and survival of man is dependent on potassium. Potassium has many functions in plant
growth. It
o is essential for photosynthesis,
o activates enzymes to metabolize carbohydrates for the manufacture of amino acids
and proteins,
o facilitates cell division and growth by helping to move starches and sugars between
plant parts,
o adds stalk and stem stiffness,
o increases disease resistance and drought tolerance,
o regulates opening and closing of stomata,
o gives plumpness to grain and seed,

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o improves firmness, texture, size and color of fruit crops and
o increases the oil content of oil crops.

Roles of the secondary nutrients

1. Calcium: Ca is a constituent of cell walls and is involved in production of new growing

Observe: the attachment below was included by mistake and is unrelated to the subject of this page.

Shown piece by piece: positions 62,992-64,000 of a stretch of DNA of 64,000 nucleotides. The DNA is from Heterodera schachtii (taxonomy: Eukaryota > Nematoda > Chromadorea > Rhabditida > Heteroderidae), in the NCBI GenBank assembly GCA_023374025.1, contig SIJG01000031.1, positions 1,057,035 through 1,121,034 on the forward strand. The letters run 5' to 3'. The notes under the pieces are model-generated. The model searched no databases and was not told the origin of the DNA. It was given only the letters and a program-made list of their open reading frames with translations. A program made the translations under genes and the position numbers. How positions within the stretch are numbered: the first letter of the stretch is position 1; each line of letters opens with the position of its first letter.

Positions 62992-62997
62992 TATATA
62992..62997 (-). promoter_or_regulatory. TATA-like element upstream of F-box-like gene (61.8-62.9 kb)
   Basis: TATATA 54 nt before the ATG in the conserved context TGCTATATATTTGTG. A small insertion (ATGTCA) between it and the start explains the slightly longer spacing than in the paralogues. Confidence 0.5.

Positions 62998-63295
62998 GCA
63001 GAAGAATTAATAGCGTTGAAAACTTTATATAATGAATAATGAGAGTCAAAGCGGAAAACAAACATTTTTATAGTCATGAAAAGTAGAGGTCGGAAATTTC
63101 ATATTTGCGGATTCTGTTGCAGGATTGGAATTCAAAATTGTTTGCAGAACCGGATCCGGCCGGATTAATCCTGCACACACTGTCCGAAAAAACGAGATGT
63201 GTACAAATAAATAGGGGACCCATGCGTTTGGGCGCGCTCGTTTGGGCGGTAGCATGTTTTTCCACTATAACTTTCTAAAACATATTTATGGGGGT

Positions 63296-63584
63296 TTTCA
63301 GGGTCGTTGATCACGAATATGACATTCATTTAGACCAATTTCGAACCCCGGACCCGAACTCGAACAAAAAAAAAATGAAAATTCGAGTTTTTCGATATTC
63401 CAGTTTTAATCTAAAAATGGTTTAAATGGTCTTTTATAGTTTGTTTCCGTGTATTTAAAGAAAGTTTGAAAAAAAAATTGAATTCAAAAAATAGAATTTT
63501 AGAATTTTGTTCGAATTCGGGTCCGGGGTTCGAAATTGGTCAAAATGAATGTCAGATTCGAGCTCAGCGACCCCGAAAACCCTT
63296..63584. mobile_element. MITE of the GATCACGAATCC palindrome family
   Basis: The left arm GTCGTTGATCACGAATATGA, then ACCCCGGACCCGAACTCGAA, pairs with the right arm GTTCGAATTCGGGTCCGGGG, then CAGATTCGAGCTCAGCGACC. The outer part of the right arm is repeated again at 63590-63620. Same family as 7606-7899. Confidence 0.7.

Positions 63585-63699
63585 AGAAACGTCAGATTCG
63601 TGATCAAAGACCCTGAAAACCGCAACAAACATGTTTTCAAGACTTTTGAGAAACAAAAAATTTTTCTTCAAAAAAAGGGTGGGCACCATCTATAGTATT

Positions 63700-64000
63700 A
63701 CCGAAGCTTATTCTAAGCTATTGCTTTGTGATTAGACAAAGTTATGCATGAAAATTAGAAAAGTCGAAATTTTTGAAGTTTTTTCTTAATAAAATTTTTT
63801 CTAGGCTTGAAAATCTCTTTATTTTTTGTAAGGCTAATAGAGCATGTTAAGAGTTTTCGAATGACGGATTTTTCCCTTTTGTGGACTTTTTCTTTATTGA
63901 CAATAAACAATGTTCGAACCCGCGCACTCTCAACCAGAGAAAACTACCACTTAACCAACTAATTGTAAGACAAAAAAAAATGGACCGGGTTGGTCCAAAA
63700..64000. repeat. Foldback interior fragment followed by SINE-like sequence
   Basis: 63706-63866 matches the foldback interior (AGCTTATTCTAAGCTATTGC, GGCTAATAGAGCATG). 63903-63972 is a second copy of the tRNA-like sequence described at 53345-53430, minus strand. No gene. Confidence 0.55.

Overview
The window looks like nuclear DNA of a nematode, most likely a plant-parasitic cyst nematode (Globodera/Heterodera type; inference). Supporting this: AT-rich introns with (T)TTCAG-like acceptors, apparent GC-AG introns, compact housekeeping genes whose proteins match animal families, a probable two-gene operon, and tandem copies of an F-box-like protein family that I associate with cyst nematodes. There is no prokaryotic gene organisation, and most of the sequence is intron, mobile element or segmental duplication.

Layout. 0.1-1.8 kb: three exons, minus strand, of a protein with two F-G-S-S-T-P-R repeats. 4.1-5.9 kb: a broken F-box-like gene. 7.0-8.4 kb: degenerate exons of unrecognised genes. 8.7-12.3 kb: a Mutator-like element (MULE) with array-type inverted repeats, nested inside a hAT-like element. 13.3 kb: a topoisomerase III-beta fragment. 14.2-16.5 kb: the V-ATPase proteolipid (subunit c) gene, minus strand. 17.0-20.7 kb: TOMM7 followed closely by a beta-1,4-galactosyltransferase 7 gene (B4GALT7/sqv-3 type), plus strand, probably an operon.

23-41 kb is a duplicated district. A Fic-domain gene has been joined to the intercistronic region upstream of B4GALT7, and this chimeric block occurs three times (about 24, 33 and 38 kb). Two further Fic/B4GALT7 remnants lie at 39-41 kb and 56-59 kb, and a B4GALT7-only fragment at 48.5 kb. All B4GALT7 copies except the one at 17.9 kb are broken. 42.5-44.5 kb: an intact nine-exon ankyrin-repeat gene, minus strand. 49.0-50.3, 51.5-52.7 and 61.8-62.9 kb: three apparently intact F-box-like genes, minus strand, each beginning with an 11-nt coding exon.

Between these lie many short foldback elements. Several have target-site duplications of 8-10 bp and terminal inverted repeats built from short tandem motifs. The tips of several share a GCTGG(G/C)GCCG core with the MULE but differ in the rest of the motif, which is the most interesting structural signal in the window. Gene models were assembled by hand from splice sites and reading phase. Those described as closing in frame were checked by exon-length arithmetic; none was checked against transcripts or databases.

points and root tips. It provides elasticity and expansion of cell walls, which keeps growing
points from becoming rigid and brittle. It is immobile within plants and remains in the older
tissue throughout the growing season. It acts as a base for neutralizing organic acids
generated during the growing process and aids in carbohydrate translocation and nitrogen
absorption. Indeed, calcium might be considered the bricks in plant assembly, without which
cell manufacture and development would not occur.

2. Magnesium: Mg is a constituent of the chlorophyll molecule, which is the driving force of


photosynthesis. It is also essential for the metabolism of carbohydrates (sugars). It is an
enzyme activator in the synthesis of nucleic acids (DNA and RNA). It regulates uptake of the
other essential elements, serves as a carrier of phosphate compounds throughout the plant,